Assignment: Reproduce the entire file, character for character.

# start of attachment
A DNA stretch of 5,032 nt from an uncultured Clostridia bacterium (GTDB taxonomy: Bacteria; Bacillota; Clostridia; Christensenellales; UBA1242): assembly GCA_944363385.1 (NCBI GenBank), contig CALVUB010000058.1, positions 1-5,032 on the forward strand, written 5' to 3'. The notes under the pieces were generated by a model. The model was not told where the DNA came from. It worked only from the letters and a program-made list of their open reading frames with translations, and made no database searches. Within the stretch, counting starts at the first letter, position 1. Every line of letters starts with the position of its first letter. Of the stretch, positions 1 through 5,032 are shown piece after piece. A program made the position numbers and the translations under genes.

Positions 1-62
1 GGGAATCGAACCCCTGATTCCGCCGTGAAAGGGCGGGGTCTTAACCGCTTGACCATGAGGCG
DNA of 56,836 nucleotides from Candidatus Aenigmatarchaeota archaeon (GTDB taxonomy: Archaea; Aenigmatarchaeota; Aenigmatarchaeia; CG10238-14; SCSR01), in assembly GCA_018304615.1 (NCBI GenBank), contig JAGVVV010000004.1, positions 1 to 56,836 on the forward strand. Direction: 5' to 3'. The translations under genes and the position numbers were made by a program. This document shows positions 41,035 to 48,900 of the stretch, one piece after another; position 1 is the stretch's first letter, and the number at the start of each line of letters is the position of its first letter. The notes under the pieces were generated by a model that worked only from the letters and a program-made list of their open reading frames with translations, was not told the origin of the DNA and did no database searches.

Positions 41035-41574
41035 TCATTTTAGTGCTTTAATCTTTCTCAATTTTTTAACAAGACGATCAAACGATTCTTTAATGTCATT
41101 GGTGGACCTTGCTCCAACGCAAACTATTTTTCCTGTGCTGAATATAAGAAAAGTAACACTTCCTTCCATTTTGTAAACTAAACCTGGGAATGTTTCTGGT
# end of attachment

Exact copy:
A DNA stretch of 5,032 nt from an uncultured Clostridia bacterium (GTDB taxonomy: Bacteria; Bacillota; Clostridia; Christensenellales; UBA1242): assembly GCA_944363385.1 (NCBI GenBank), contig CALVUB010000058.1, positions 1-5,032 on the forward strand, written 5' to 3'. The notes under the pieces were generated by a model. The model was not told where the DNA came from. It worked only from the letters and a program-made list of their open reading frames with translations, and made no database searches. Within the stretch, counting starts at the first letter, position 1. Every line of letters starts with the position of its first letter. Of the stretch, positions 1 through 5,032 are shown piece after piece. A program made the position numbers and the translations under genes.

Positions 1-62
1 GGGAATCGAACCCCTGATTCCGCCGTGAAAGGGCGGGGTCTTAACCGCTTGACCATGAGGCG
DNA of 56,836 nucleotides from Candidatus Aenigmatarchaeota archaeon (GTDB taxonomy: Archaea; Aenigmatarchaeota; Aenigmatarchaeia; CG10238-14; SCSR01), in assembly GCA_018304615.1 (NCBI GenBank), contig JAGVVV010000004.1, positions 1 to 56,836 on the forward strand. Direction: 5' to 3'. The translations under genes and the position numbers were made by a program. This document shows positions 41,035 to 48,900 of the stretch, one piece after another; position 1 is the stretch's first letter, and the number at the start of each line of letters is the position of its first letter. The notes under the pieces were generated by a model that worked only from the letters and a program-made list of their open reading frames with translations, was not told the origin of the DNA and did no database searches.

Positions 41035-41574
41035 TCATTTTAGTGCTTTAATCTTTCTCAATTTTTTAACAAGACGATCAAACGATTCTTTAATGTCATT
41101 GGTGGACCTTGCTCCAACGCAAACTATTTTTCCTGTGCTGAATATAAGAAAAGTAACACTTCCTTCCATTTTGTAAACTAAACCTGGGAATGTTTCTGGT